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Samsung case: Korea could invoke Bipa for arbitration

By Nayanima Basu
April 05, 2014 08:57 IST
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Under the India-South Korea Bipa, a party can drag the other to international arbitration if its investments are threatened.

South Korea is considering invoking provisions under the bilateral investment promotion and protection agreement (Bipa) against India for the hit on Samsung Electronics' investments, following a Supreme Court order asking its chairman, Lee Kun-hee, to appear within six weeks before a Ghaziabad trial court in a pending payment case.

Samsung case: Korea could invoke Bipa for arbitration. Photograph: Lee Jae-Won/ReutersThis comes even as Commerce & Industry Minister Anand Sharma expressed apprehension the apex court's decision might adversely affect India's investment climate.

Sources told Business Standard the Korean embassy here had taken up the matter with the foreign ministry of that country. Currently, Korean ambassador Lee Joon-Gyu is in his home country.

Under the India-South Korea Bipa, a party can drag the other to international arbitration if its investments are threatened.

Earlier this week, the Supreme Court had directed Lee Kun-hee to appear before a Ghaziabad court in a $1.4-million cheating case filed against him.

The Centre believes it is Samsung India that is "to be blamed, as it did not foresee it coming and mishandled the case", says a senior official, adding the apex court order had given an option through which an exemption could be sought from Lee's personal appearance.

The government is verifying the credentials of JCE Consultancy, complainant in the case. Initial investigations have revealed the company isn't registered with the Ministry of Corporate Affairs and doesn't have its sales tax number registered.

"The case has zero merit. The government is fully behind them. JCE Consultancy is a fraud company and is tactfully misusing the Indian judicial system," said an official directly handing the case on behalf of the Indian government.

The story so far:

2002: Samsung Gulf Electronics places $1.4-mn order with JCE Consultancy

2005: JCE files a criminal complaint in a Ghaziabad court, alleging it didn’t get payment; names Samsung unit and Chairman Lee Kun-hee among accused

2005: Court summons Lee; he doesn’t appear. It issues warrants

2006: Lower court dismisses Lee’s petition against non-bailable warrant; Lee appeals in Allahabad HC

2009: Allahabad HC dismisses plea, gives him 30 days to appear. Lee files appeal in Supreme Court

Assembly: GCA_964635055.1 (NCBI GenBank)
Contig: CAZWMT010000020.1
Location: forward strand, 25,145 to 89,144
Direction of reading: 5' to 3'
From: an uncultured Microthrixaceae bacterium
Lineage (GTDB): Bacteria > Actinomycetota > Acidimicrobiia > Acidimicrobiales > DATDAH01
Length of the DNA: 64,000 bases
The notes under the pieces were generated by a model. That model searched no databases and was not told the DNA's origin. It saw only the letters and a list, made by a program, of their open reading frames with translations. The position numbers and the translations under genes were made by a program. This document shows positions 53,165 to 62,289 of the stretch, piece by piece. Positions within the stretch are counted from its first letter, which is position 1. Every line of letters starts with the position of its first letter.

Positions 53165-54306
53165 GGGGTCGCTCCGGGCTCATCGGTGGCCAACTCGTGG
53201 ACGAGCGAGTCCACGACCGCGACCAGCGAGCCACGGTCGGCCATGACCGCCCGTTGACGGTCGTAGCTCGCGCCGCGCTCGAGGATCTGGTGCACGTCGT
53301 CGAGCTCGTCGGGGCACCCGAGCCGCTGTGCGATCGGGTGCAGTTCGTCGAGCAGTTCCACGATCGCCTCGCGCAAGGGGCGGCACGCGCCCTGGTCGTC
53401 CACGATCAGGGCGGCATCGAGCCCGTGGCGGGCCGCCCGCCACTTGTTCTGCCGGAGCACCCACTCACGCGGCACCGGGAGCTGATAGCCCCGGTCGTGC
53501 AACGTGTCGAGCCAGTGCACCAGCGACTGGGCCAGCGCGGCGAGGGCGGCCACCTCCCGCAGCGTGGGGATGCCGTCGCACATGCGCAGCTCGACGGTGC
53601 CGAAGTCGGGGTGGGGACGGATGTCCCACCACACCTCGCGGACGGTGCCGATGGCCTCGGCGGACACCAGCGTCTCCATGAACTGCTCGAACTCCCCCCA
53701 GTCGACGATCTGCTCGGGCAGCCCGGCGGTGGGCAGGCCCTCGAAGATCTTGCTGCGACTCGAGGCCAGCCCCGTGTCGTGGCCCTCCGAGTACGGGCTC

2012: SC dismisses appeal, asks accused to object before trial court

2012: Magistrate orders non-bailable warrants against Lee. He moves HC ; appeal is dismissed again

2013: JCE files criminal revision with sessions judge. Lee moves Allahabad high court to set aside the order. Court dismisses appeal

2014: Lee moves Supreme Court against Allahabad high court order. SC dismisses appeal, asks him to appear before trial court in Ghaziabad within six weeks

Supreme Court had directed Lee Kun-hee to appear before a Ghaziabad court in a $1.4-million cheating case filed against him. Photograph: Steve Marcus/ReutersSharma, however, said, "Samsung is one of the largest companies of Korea and has huge presence and investments in India...It (the court order) sends a very negative message and will definitely impact the investment and business climate adversely." But he added the courts had to take a view.

Meanwhile, B D Park, regional president and chief executive of the company's southwest Asian operations, and Ravinder Zutshi, Samsung India managing director, on Friday met Amitabh Kant, secretary in the Department of Industrial Policy and Promotion.

"Samsung is a victim of fraud here. We have to make sure their investments continue and we should encourage their investments here. It should not be impacted," said Kant.

Sharma said companies functioned in an executive hierarchical manner, adding their chairmen should not be summoned in case of complaints. "This is my view...It sends a very negative message."

Earlier, South Korea had "threatened to stop all investments coming into India", an official said.

The Supreme Court had passed its order on an appeal filed by Lee, challenging an Allahabad high court order dismissing his plea for setting aside an arrest warrant issued against him. The order was passed on a complaint filed by an Indian company, JCE Consultancy, against Lee in a Ghaziabad court for allegedly cheating it of $1.4 million.

Now, the Centre is planning to approach the court and request it to either allow one of Samsung's representatives to appear before the trial court or postpone the date of hearing in a manner that it comes up after a new government takes charge. The government is also concerned because of dismal progress in the $12-billion Posco steel project, "the Koreans might abandon India for Vietnam or Thailand".

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Nayanima Basu in New Delhi
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